In all the documentaries/movies/stories that have been written and produced, do you see anything that is untrue or that has been left out?
In the documentary, it wasn’t shared that for some unexplained reason, I was not “qualified” for the slalom competition at Del Mar. I was the only girl who made it down the ramp both times in the trials. In the movie, much of the story was fictionalized. Jay’s mother was not as she was portrayed.
Just for the heck of it, let’s play a word association game. I’ll name all these Z Boyz/Dogtowners and you sum them up in a word or a sentence
It’s hard for me to put play this, but will do what I can. Everyone is a unique individual. And our focus was to skate when together. We didn’t have much discussion to get to know each other personally.
Jay Adams: remarkable and not repeated since
Chris Cahill: hardly actually
Paul Constantineau: PC
Paul Cullen: BPC
Skip Engblom: colorful, intellectual, humorous, caring
Jeff Ho: Jeff
Wes Humpston: hardly recall
Shogo Kubo: A lot of people thought we were siblings.
Jim Muir: Muir
Allen Sarlo: Big Hugs
You didn’t include Tony Alva
And Wentzle Ruml A pleasure to learn nowadays that Wentzle cares about the environment also.
You came to the shoot with origami whales and now you are in Dominica with those whales. What is it you are doing there?
Dominica, the only East Caribbean IWC member nation that does not support Japan’s whaling interests, has recently renewed its commitment to whales. So the Origami Whales Project is currently working with children and conservation groups to create a special Curtain of Origami Whales to remain on exhibit there to symbolize (and hopefully galvanize!) the country’s position of protecting whales. We are planning to coincide this effort with a premier screening in Dominica of “The Cove” (which to date has received 24 awards and is on the Academy Awards nominations “shortlist” for 2009 Best Documentary film) in early 2010. Charles Hambleton, Head of Clandestine Operations for ”The Cove”, who I worked with this summer, plans to be here as well. Here is the link to my soon-to-be-posted “blog” page:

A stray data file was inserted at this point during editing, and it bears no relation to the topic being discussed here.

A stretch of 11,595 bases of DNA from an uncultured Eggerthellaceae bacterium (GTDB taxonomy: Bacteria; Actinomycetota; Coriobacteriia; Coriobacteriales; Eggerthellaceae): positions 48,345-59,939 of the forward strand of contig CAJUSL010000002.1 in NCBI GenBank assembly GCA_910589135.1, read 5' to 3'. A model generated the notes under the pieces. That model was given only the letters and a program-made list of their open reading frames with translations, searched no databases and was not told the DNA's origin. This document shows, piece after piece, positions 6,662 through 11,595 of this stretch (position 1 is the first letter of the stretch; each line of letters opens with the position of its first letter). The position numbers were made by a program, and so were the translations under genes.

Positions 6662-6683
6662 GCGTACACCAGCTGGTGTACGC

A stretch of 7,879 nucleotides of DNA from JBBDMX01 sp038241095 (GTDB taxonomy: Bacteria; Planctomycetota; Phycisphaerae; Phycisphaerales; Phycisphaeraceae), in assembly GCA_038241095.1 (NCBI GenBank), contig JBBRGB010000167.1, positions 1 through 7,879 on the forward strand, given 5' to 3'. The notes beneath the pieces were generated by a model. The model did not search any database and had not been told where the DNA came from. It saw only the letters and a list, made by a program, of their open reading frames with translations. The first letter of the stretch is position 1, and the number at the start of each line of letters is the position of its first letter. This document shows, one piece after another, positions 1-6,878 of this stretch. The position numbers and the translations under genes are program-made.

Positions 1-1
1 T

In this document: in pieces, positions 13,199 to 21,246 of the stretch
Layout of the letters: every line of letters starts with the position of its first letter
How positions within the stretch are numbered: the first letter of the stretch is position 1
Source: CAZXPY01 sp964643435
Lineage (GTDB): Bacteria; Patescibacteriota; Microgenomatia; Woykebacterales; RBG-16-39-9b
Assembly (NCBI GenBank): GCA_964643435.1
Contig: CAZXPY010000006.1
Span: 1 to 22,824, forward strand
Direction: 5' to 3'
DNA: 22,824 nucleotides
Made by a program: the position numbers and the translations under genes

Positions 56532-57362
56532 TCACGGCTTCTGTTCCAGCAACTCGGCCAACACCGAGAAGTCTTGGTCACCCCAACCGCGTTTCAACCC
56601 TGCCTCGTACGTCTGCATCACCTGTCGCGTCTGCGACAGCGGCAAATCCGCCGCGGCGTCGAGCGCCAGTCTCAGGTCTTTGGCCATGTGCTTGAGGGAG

How long have you been doing this?
Since 2004, so now six years.
What kind of whales pass through Dominica?
Sometimes Humpbacks and Pilot Whales. The very special thing about Dominica is that there are about five families of sperm whales that spend a lot of time around the waters of Dominica. They are a pelagic species, usually found far from shore in deep ocean environments. So to have them so close to any land is unique. I just so happen to be a “Sperm Whale Groupie”.
My guess is that you see the Gray Whales on their migrations to and from Baja where they are calving and nursing. There are actually lots of other species off the California coast, but generally not seen as close to shore.
Can’t imagine how people can kill them.
Whaling is cruel and unnecessary. If people knew what happens, it would be shocking. There are laws in many “civilized” nations regulating the “humane slaughter” of farm animals. The International Whaling Commission (IWC) has NO regulations on this issue. Sometimes whales may take OVER AN HOUR to die. Due to their highly adapted physiology, it’s actually hard to know when a whale is actually dead.
From “The Skateboard: The Good, The Bad and the Ugly
Written By Ben Marcus